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Naming the children, seeing their faces


A story on Al Jazeera Television memorializing the victims of the Newton shooting describes the short lives lived by the children, describing their lives, remembering their acts of kindness, and describing their innocence. As I bear witness to the stories memorializing the children that were killed violently in the Sandy Hook shooting, I feel pain in seeing the faces of the children whose lives were taken away.

Seeing their faces, reading their names are acts of memorializing, of remembering them, and of acknowledging the dignity of their lives. Recognizing the names of the children gives meaning to their lives and offers a space in our thoughts for recognizing their everyday lived experiences, the potential they could have achieved, and the people they could have become.

As we feel pain in witnessing the lives of the children, we connect with them. We empathize with their journeys, and find a way to link our separate stories with theirs. Our feelings of pain and empathy thus work together in raising calls for action, in wanting to do something, and in desiring to bring about change. This is especially so when the victims of such senseless violence are children. The immense tragedy of their lives cut short urges us to act.

Sifting through media stories in the US to media stories in India to media stories on Al Jazeera, I am touched by the different cultural stories of remembering the twenty lives that were lost in Newton, Connecticut. That memories are our cues to action is summed up in what President Obama had to say in his address to the Newton community on Sunday "We bear responsibility for every child … This is our first task, caring for our children. It's our first job. If we don't get that right, we don't get anything right." Feeling the pain and connecting with the stories of suffering of innocent children work to mobilize us to do something. They urge us to act, to take ownership of the situation and to be ethically committed to respond. We seek meaning through such tragedies and struggle through the absence of interpretive cues that would allow us to make sense: What really happened? What could be done so this doesn't happen again?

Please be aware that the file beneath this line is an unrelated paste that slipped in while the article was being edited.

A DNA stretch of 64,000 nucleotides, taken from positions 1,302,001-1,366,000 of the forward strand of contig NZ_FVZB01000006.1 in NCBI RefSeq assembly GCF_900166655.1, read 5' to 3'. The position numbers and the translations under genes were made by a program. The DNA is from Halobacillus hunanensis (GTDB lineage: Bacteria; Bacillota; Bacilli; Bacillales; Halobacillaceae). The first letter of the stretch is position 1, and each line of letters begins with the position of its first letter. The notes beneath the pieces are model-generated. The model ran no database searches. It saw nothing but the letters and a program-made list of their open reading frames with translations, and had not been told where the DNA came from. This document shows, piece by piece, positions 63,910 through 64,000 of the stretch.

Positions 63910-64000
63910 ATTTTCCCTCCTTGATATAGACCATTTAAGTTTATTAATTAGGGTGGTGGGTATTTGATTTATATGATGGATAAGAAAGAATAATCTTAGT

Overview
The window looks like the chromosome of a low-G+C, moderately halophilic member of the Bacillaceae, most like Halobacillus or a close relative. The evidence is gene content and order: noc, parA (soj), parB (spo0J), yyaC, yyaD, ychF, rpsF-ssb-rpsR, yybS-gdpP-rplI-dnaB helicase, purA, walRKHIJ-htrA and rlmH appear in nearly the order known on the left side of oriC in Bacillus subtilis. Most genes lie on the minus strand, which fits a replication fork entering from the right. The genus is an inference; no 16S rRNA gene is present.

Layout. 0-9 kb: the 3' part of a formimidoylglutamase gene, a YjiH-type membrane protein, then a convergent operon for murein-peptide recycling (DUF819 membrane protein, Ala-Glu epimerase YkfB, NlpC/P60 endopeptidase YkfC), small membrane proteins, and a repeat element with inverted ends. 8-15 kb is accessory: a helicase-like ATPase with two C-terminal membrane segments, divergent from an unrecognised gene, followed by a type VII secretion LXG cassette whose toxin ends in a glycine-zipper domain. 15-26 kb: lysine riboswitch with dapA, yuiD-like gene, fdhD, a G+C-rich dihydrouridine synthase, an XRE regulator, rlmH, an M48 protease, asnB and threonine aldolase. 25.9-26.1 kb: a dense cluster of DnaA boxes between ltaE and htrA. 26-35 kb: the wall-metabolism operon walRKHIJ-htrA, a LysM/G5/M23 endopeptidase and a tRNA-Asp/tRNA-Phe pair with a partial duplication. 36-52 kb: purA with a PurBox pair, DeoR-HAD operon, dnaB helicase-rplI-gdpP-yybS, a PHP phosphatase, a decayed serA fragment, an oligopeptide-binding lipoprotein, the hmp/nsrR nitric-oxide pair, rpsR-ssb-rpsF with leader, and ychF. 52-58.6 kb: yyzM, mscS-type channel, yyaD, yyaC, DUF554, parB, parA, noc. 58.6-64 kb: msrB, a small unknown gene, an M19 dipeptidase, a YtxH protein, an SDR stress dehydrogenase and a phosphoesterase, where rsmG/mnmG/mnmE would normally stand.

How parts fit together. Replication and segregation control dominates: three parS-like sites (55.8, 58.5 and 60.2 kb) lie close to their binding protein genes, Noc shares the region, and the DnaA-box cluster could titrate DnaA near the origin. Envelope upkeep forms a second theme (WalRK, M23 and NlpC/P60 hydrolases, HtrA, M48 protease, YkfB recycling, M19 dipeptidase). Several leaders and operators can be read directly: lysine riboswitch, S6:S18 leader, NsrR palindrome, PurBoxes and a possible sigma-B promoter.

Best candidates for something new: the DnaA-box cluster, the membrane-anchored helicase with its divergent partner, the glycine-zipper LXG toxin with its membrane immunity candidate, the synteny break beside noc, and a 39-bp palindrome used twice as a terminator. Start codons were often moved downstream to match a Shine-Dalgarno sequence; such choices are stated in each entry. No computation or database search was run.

As I sift through my Facebook newsfeed, I am touched to see friends and acquaintances across the world share their feelings, post about the pain they feel, and join in several conversations about action, ranging from advocating for gun control to censorship of media violence to creating access to mental health services. These are excellent examples of how communication is catalyzed through memorializing, through the storying of lives lived, and through the articulations of pain. That it is through communication that we come together to act is a powerful observation depicted well in various calls to action, petitions, protests etc.

As I witness the names of the children killed in Newton, Connecticut, I am left wondering what would have been the names of the children in Pakistan and Afghanistan whose lives have been cut short by drone attacks and by bombs dropped on their homes. Like the children in Connecticut, these children in Pakistan and Afghanistan were going about living their everyday lives in innocence. I wonder what their personalities were like. I wonder what their potential in life was. I wonder about the people they would have become.